It was one in the morning local time, and muggy as hell. I knew it would be warm and humid, but wasn’t prepared for how quickly I was drenched in sweat as soon as I walked outside.
I trudged down the sidewalk with my giant pack on my back, and tried to maintain my excitement as my exhausted mind scrambled to figure out where to go for my last flight: the one way hop from Jakarta to the island of Bali.
Once I found the gate and settled in for the next six hours until my flight time, I logged into the free wifi and checked in with my husband. I had several emails and text messages from him in urgent tones: “Call ASAP”. Trying not to indulge the mental images of my precious dog mangled on the road or worse, I immediately called him on video chat.
“Jon Clark is dead,” is all he said.
For ten years I had dreamed of coming to Bali. I worked seasonal jobs with the idea of saving money and having flexibility to travel. But every year, something would get in the way. I began to realize I was sabotaging myself: allowing my fear of money insecurity or getting out of my comfort zone to limit my life.
I had known Jon Clark through work at the rafting company I had worked for the past six years. He taught kayak instruction in the summers and spent the winters kayaking in Chile, where he also owned land and a house. Every time I saw him he would tell me to come to Chile for the winter. I had the same reply every time: “next year”.
I was always waiting on a better job, more financial security, better timing. Sitting in the muggy Jakarta airport, my husband’s stricken face peering at me from my iPhone screen, all my trepidations about this Bali trip began to melt away. Jon was in his mid thirties. He had spent his life chasing every possible adventure; he died wind surfing in the Bahamas with the love of his life while living on a sailboat.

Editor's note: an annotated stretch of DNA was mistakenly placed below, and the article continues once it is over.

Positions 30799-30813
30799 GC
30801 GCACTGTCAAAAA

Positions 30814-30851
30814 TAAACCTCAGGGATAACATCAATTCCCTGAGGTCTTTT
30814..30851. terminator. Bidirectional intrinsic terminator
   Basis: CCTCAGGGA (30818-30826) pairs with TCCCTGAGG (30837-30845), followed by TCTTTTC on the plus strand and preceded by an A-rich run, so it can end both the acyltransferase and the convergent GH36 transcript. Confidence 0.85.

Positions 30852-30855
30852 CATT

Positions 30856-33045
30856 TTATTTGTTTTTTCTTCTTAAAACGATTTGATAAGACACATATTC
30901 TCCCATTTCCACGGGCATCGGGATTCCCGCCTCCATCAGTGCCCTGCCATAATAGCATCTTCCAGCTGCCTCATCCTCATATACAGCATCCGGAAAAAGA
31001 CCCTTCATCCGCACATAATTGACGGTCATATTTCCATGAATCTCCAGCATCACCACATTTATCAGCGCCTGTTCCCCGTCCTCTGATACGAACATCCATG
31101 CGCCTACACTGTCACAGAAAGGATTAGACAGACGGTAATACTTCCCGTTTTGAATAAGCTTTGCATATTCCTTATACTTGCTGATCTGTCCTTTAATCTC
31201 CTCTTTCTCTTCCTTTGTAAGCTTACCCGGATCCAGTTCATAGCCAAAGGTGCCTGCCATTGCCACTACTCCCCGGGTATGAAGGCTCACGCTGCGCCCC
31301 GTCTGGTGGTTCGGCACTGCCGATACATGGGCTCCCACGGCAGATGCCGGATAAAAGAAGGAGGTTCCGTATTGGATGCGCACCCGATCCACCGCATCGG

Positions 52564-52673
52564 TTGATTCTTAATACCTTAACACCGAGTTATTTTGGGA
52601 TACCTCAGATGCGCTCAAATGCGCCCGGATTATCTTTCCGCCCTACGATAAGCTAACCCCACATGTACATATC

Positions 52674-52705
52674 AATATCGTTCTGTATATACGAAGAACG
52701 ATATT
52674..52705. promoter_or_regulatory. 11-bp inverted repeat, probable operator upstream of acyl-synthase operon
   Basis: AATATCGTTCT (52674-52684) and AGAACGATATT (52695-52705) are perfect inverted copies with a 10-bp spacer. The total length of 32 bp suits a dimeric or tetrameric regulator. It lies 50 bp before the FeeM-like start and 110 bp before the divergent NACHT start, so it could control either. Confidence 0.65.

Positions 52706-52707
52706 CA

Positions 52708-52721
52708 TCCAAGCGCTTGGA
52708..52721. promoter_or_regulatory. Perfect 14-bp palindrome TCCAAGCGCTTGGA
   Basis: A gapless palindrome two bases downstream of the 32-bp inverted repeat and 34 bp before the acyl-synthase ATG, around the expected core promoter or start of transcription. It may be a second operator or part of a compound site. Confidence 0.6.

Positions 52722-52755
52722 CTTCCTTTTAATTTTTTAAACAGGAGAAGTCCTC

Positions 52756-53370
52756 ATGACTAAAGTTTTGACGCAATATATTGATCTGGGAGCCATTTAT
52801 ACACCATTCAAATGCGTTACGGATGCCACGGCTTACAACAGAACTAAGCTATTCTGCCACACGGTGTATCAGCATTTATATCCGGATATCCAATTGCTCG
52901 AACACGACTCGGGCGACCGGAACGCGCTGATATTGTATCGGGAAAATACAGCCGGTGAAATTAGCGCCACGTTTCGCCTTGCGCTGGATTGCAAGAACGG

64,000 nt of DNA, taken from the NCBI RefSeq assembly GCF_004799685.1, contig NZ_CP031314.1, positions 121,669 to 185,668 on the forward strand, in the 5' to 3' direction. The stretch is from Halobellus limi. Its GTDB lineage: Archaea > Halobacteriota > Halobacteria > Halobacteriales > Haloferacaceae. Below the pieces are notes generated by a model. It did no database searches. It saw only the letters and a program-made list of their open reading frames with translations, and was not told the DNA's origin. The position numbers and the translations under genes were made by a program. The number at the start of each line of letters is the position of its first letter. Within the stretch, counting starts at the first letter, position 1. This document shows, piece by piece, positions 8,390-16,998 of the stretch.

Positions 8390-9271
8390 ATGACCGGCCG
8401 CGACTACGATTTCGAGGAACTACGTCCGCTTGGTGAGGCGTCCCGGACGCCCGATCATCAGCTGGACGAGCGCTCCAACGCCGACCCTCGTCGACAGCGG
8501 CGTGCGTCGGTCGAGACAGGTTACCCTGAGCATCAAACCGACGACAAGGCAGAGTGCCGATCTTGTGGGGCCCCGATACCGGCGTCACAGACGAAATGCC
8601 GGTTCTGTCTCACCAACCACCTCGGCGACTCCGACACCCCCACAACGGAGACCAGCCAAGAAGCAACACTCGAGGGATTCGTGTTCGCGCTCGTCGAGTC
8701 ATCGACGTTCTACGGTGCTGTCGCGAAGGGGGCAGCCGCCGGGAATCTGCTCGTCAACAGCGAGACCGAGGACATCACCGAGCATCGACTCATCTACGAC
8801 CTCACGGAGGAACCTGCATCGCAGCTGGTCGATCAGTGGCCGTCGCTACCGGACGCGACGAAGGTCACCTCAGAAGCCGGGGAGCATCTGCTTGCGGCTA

How many times had I told Jon “next year”, not realizing, there would one day be no “next year”?
As I packed for Bali the few nights before, I had had to work to keep the stress at bay: Do I have enough money for this? Am I really making the right decision? Am I sabotaging my job? How will this impact my future career? Should I do this next year instead?
There I was in Jakarta. I was a mere few hours away from meeting my best friend in Bali for three weeks of yoga, surfing, and doing whatever we pleased. I had spent a year saving money and planning this trip. Every skipped meal out, every latte I didn’t spend money on, every cost cutting budget minded grocery list had led to this.
There I was in Jakarta. The doubt in my mind accompanied the voices telling me I wasn’t being a “good wife” and this was “irresponsible” playing inside my head.
The ticket agent announced our flight was boarding. I stood up, said goodbye to my best friend, my partner in life, and walked toward to the gate.
A few hours later, I landed on the even muggier island of Bali. Damp with sweat, Andrew pulled me into the biggest bear hug of my life. “I’m so glad you’re here,” he said softly. Andrew and Jon had been close friends for years. I pulled back and looked at Andrew’s salt water scrubbed face.
“This was the best decision I’ve made in a long time.”